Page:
The EVSEadapter folks put a very important reminder on the adapter that your max charge rate should be no more than 24A on this adapter. The reason for this is that outlets are rated at their max amperage but for continual draw (like a long charging session) you should only charge at 80% of that maximum. So a 10-30 outlet would not be designed or configured to sustain more than 80% x 30A = 24A of sustained draw.

Be very careful to set your amperage to the proper amount for the outlet you’re plugging into.

You’re probably thinking that you never had to worry about this before with your Model S UMC, why do you have to worry about it now? The reason is that this adapter confuses the UMC into thinking its got a NEMA 14-50 outlet and it will try to draw 80% of 50A or 40A from that poor outlet which can be dangerous. So you need to be very careful and dial down the amperage to the correct level for the outlet you’re using.

So now I had a small pig tail on the end of my 18 foot UMC, I still haven’t solved my distance problem. Why did I do this?

Extension Cords

If you want to extend high power over longer distances you need a beefy cord built for that purpose. The RV folks have been tackling this problem for years plugging their RVs into NEMA 14-50’s in tight spots around the country. The other reason to go with extending the NEMA 14-50 format is that Tesla gives you a NEMA 14-50 adapter when you buy the Model S so the combination works well to get a NEMA 14-50 extension cord so you can extend native 14-50 or anything adapted to NEMA 14-50 (like I did above).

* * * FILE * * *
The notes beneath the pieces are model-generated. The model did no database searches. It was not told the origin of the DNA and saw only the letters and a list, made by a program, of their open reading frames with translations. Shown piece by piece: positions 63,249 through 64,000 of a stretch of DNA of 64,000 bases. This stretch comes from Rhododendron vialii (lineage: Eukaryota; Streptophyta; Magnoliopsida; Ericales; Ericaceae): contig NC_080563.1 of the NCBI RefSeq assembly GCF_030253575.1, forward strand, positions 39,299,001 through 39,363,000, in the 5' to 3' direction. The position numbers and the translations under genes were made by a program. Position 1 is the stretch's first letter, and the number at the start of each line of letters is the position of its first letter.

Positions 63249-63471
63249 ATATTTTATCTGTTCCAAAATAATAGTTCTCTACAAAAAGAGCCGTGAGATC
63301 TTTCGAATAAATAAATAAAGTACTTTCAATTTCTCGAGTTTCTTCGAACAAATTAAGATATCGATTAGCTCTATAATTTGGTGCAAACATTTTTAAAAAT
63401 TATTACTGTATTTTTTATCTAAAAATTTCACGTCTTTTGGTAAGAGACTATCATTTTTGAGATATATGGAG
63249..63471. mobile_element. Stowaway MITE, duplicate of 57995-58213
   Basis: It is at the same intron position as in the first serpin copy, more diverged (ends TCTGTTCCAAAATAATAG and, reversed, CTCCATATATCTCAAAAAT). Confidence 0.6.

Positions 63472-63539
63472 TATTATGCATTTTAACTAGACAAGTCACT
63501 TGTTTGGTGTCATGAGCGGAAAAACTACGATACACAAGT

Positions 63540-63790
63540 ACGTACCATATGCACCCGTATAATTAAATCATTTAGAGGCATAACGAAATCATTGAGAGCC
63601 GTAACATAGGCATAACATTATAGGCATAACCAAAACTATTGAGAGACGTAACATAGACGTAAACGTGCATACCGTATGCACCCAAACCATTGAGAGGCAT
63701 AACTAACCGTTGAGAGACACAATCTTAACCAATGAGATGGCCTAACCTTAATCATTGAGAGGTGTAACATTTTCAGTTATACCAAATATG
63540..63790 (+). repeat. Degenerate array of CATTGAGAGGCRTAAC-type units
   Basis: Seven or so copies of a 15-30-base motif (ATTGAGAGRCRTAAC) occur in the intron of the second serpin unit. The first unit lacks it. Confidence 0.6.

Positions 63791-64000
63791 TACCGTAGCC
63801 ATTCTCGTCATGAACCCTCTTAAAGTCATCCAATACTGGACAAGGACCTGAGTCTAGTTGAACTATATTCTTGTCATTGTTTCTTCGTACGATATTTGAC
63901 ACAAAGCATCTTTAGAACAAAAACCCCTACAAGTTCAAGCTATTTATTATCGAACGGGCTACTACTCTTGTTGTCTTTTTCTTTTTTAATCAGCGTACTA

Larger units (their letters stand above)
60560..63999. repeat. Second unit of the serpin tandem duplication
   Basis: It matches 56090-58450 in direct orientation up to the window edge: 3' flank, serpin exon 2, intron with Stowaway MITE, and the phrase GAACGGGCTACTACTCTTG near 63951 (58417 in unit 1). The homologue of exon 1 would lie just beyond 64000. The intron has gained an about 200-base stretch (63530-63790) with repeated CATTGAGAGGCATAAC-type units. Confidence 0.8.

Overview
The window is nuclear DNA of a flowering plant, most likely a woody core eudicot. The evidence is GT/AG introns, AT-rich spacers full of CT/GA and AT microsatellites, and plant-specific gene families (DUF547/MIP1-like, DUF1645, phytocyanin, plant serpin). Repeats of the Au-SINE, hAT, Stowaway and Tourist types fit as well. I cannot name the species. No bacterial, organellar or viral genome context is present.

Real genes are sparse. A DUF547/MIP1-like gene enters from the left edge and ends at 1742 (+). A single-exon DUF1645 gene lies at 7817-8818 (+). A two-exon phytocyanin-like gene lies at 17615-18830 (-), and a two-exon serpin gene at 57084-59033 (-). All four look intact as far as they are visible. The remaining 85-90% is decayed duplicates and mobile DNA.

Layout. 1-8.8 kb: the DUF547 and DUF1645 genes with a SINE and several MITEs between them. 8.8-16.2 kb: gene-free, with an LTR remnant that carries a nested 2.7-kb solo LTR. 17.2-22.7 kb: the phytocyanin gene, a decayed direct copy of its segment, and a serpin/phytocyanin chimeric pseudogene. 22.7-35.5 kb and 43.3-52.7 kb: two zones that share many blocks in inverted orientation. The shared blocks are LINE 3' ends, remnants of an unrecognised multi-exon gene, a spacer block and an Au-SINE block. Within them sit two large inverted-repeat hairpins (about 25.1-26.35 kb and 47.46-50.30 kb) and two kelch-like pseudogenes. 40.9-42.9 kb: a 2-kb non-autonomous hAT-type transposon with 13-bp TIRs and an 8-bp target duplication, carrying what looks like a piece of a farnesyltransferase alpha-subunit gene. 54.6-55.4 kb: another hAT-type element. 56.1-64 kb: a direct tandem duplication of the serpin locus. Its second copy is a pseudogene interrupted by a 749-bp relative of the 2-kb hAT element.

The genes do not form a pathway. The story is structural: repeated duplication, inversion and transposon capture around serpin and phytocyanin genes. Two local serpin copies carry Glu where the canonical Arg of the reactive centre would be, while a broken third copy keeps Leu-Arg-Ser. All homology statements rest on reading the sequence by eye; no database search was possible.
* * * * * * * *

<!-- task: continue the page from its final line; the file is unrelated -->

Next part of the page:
Enter the Camco 55195 50 AMP 30′ Extension Cord with PowerGrip Handle. This super heavy duty (6 gauge) cord extends a NEMA 14-50 connection by 30′. It comes with a nice handle for carrying it and a strap to hold it together. You need all that because it weighs 24 pounds. This is one heavy duty cable! It costs about $100.

You want a really good quality cable to handle the kind of power you’re going to run through it without heating up which is at least wasteful but also potentially dangerous.


With the adapter and the extension cable I was able to make it to the driveway with length to spare. After getting things set up, before plugging in I dialed down the amps to 24. Then I plugged in and watched the charging start. I checked a few times early on in my charge at the outlet and at each connection point to make sure no heat was building up and the charging was going well.

The result? On this visit I charged at 18 miles/hour versus the last visit’s charge rate of 3 miles/hour. I was charging 6x faster than before.

I charged 6x faster on this visit.

With the improved charge rate I work up daily with my car “full” just like it is when i’m at home and had no worries running errors or using my car all weekend. Getting back to the Supercharger grid was simple with the oodles of range i’d stored up.

These improvements cost me a total of about $155 or essentially the cost of 2 tanks of gas I would have had to pay for if I had done this trip in my old SUV…

Good destination charging makes for happy EV owners.

Destination Charging